This is a pretty simple book. It tells short, chapter-length biographies of 12 people (plus one bonus person). It tries to get at the source of what made each of them special.
Shirley Temple had a strong bond with her mother who managed her career. She avoided Hollywood child actor dysfunction and launched a second career in politics by becoming an ambassador and working with non-profits.
Sara Blakely – the founder of Spanx and a self-made billionaire – was a born entrepreneur, always trying to find a way to make money even as a child. She never stopped looking for the right product, until she found it.
Alexander Fleming was messy, which caused him to leave a used petri dish lying around his laboratory which grew – and, more importantly, didn’t grow – bacteria, which led to the discovery of penicillin.
All of the chapters are interesting. They culminate in a conclusion about Leonardo Da Vinci, who I guess is the “ultimate genius.”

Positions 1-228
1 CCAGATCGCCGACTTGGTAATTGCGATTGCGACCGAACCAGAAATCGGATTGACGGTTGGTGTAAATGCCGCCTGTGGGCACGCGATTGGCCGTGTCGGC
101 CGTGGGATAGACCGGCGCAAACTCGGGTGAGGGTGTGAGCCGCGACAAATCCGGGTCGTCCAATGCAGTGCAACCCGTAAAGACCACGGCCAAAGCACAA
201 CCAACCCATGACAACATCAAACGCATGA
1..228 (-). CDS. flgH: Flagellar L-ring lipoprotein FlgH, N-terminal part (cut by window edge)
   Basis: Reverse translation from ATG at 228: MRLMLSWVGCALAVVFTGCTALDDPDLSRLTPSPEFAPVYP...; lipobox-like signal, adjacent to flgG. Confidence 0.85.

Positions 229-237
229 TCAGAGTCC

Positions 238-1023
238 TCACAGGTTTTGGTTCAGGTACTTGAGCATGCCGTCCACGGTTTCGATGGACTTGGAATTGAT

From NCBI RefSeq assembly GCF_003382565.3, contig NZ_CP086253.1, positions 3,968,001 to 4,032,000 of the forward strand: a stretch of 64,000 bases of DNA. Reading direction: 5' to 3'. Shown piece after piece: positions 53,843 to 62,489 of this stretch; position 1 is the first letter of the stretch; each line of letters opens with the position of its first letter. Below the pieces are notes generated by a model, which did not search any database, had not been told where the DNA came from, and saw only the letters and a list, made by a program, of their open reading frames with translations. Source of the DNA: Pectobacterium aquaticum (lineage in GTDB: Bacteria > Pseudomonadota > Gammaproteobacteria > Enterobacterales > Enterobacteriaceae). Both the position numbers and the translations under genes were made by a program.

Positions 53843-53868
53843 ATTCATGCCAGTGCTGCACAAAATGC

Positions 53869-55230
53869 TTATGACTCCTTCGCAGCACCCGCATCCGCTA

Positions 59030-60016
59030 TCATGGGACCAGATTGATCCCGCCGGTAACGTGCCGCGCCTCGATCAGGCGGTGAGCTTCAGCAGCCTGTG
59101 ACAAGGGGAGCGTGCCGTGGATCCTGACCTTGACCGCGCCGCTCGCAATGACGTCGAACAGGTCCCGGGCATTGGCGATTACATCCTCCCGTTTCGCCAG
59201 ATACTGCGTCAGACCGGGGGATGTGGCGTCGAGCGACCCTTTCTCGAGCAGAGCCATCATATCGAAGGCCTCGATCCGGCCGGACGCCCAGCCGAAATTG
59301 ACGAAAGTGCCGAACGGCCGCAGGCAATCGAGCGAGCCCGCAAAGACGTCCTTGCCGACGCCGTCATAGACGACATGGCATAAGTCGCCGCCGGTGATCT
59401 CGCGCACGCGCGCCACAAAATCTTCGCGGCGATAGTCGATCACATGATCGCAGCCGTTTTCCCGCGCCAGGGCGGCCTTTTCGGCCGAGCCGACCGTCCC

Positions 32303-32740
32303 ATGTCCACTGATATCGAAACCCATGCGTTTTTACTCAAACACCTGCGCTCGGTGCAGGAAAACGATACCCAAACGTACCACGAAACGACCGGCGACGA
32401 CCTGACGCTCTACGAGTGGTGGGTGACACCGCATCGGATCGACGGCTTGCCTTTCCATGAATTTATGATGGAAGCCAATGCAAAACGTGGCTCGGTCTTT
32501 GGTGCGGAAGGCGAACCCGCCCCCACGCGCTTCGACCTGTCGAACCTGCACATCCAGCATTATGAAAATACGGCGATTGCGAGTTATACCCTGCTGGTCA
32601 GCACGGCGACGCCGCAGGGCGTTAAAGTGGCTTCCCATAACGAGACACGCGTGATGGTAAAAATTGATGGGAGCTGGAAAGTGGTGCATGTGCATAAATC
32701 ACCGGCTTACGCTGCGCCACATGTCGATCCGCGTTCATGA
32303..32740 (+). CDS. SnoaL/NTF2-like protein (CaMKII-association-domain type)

I enjoyed the book, but in the end, is any of this actionable? No, probably not. For every Alexander Fleming, there are a thousand people who are messy and disorganized in a way that never results in a world-changing discovery.
What makes someone a genius? Is there any one thing? I doubt it. It’s likely a combination of external factors that collide with someone’s personality and innate habits in really unique ways. A combination of X, Y, and Z in one person makes them a genius, and in another it makes them a convict.
I’ve read quite a few books about “genius” people, and I guess the only common thread I have found is curiosity. Smart people tend to be intensely curious and proactively search for answers. If there is indeed a common thread, I feel like that’s it.
(Fingers crossed… Stuff I Looked Up.)
The book was published by National Geographic, which I find a little odd. But it fits the nature of the book. It’s just a bunch of interesting narratives about things.
I’m glad I read it, but it’s not something that’s going to stick with you for the rest of your life, and in that sense, it doesn’t really deliver on the subtitle.